My friends are all over the place, of course: Colorado, Kansas, Missouri. On vacation here & there, too. And all over the place for titles, as well — only quasi-agreement. But that’s useful too.

What I’m learning as I study beginner’s heart is that even ‘no’ — or a negative of some sort — is helpful; it’s informational. Response of any kind provides clues to what I think/ want/ should do. My husband says to imagine how you would feel if you didn’t have to do something, or if you did. That’s a similar kind of clue.

Hence the crowd-sourcing. My wonderful writer friends confirmed that some of the titles I considered were clunky. Or too ‘poetic’ (the kiss of death for real poets, I assure you). And since they’re all reasonably familiar w/ my work, they had other suggestions, all helpful.

Advertisement

A very dear old friend — gifted in her own write — contributed several useful insights. And it’s all going to require time to digest… In other words? The MS probably won’t get out the door today, after all.

And that’s just fine. The whole point to consulting a crowd is to get lots of opinions. Now I just have to figure out how best to use them. A task best accomplished by applying seat to chair. :)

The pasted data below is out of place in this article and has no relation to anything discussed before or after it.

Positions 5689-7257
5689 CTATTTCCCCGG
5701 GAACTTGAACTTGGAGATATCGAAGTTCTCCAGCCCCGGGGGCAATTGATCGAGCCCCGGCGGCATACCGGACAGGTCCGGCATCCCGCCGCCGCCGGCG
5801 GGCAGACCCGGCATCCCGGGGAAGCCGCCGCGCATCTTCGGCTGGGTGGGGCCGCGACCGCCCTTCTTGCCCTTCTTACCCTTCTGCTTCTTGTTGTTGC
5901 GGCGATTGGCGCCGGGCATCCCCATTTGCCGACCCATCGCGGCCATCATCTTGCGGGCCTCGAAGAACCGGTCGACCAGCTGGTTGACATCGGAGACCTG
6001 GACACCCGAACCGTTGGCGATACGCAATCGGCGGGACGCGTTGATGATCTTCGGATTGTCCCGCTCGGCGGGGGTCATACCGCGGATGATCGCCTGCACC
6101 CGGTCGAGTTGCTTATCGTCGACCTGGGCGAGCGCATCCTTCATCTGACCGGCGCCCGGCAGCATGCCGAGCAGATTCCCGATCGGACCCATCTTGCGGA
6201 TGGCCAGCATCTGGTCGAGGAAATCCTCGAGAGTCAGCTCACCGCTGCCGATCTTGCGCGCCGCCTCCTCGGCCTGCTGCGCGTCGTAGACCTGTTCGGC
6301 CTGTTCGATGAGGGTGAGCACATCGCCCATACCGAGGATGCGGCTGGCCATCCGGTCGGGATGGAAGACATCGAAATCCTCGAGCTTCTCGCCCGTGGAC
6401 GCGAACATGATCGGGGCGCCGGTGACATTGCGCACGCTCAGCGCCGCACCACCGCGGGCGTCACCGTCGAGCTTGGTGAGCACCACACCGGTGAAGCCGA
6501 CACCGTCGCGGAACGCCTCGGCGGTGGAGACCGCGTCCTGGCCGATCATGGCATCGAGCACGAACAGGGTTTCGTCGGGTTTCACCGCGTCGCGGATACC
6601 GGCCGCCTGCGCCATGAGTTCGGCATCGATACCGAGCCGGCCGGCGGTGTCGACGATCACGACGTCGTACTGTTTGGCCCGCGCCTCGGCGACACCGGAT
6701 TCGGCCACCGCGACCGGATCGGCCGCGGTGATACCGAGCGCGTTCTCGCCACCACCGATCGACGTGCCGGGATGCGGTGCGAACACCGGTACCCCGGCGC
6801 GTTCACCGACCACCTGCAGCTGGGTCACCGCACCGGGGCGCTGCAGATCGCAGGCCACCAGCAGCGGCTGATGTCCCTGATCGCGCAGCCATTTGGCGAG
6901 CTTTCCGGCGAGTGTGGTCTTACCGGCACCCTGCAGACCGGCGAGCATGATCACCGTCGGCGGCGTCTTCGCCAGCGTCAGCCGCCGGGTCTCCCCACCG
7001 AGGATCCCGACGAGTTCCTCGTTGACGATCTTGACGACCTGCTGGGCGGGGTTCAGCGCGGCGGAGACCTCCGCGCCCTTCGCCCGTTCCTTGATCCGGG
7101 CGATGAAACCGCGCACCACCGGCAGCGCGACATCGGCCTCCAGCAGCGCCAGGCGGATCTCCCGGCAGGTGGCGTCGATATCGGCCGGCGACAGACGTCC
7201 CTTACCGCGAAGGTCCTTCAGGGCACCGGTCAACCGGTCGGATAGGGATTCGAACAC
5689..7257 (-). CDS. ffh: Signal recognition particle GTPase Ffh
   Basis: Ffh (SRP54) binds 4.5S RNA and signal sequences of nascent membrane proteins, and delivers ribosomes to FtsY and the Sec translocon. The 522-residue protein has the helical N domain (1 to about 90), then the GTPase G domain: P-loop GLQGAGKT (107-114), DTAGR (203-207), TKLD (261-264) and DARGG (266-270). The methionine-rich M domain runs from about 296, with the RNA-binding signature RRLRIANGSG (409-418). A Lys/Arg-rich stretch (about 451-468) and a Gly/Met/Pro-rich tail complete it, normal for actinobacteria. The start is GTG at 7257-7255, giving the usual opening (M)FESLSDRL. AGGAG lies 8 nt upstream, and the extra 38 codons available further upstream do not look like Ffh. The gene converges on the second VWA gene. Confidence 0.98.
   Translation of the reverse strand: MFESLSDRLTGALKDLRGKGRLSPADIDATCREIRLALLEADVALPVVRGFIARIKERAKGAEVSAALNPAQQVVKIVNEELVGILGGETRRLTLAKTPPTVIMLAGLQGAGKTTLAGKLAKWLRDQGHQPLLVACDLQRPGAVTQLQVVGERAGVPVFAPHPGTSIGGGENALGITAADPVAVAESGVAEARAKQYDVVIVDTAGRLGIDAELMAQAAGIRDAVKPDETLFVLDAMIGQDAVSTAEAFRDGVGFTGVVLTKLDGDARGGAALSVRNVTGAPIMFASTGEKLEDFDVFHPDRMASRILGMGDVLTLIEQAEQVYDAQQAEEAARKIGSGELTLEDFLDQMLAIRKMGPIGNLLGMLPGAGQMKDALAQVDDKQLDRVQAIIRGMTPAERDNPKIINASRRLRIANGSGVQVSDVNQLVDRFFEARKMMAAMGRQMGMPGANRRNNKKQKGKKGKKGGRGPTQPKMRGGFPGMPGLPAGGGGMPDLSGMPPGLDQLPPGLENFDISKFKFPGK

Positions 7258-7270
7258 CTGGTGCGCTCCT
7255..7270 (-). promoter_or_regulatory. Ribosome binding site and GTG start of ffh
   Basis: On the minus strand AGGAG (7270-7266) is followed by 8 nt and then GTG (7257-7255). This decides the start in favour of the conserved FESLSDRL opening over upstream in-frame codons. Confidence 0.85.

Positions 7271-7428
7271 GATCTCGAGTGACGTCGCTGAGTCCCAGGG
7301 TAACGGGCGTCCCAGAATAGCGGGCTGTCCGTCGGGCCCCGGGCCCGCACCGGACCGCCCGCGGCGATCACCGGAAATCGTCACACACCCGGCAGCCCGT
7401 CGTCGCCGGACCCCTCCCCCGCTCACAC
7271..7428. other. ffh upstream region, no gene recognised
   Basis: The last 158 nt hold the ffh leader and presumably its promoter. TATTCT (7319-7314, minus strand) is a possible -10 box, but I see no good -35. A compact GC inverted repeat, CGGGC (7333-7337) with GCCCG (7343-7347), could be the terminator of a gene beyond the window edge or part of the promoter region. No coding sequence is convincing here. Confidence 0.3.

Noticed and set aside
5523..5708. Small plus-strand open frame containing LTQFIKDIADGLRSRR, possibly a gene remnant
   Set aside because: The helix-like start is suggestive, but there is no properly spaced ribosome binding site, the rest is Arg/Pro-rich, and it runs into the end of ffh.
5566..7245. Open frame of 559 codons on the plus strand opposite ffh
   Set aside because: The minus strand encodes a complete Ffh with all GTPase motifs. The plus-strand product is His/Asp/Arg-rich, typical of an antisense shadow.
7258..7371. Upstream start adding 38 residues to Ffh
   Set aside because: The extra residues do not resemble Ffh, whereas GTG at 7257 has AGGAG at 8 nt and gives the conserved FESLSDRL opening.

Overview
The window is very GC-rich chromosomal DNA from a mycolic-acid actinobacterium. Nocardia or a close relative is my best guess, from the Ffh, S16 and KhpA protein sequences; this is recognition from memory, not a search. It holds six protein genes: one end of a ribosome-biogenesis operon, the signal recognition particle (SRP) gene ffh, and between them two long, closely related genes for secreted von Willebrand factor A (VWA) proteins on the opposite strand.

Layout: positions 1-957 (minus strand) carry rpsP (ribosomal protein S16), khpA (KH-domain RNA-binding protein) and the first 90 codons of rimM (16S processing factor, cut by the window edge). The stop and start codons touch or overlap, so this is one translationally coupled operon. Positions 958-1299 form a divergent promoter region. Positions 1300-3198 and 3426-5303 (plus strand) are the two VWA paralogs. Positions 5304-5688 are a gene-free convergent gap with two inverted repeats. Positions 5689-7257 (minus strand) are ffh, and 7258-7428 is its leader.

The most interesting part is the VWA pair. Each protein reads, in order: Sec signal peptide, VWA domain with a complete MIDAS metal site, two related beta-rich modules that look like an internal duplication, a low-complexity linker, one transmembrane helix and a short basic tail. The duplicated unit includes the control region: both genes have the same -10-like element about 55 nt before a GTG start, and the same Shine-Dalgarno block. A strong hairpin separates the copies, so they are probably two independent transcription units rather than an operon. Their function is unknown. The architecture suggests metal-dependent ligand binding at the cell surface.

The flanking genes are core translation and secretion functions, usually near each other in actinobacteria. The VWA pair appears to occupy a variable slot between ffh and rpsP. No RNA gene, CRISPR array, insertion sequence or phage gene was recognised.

Previous Posts

packed bags and letting go
My youngest son is readying for another adventure. One that involves rolled up clothes in duffel bags, a passport, and another continent. He can't wait. By ...

posted 8:49:55pm Apr. 28, 2016 | read full post »

fathers, and what a grandson can remind us
This is the way I always remember my father. He was much younger than I am now -- 20 years or so. Today is his birthday: he would be 99, were he still with ...

posted 5:40:36pm Apr. 23, 2016 | read full post »

interludes, illness, and coming back to focus
It's been a while. I plead flu, travel, a rambunctious grandson of not-quite-three, and life in general. Somehow, when people spoke of retirement, I had ...

posted 2:03:08pm Apr. 18, 2016 | read full post »

why poetry?
It's National Poetry Month again! I adore National Poetry Month. For one thing, it's April, and that's my birthday month. So I get presents (which I also ...

posted 6:10:44pm Apr. 03, 2016 | read full post »

social media, bad news, and hate
I have a love-hate relationship with social media these days. One year I gave it up for Lent, and I should have just kept driving in that ...

posted 8:55:03pm Mar. 28, 2016 | read full post »

Advertisement


Report as Inappropriate

You are reporting this content because it violates the Terms of Service.

All reported content is logged for investigation.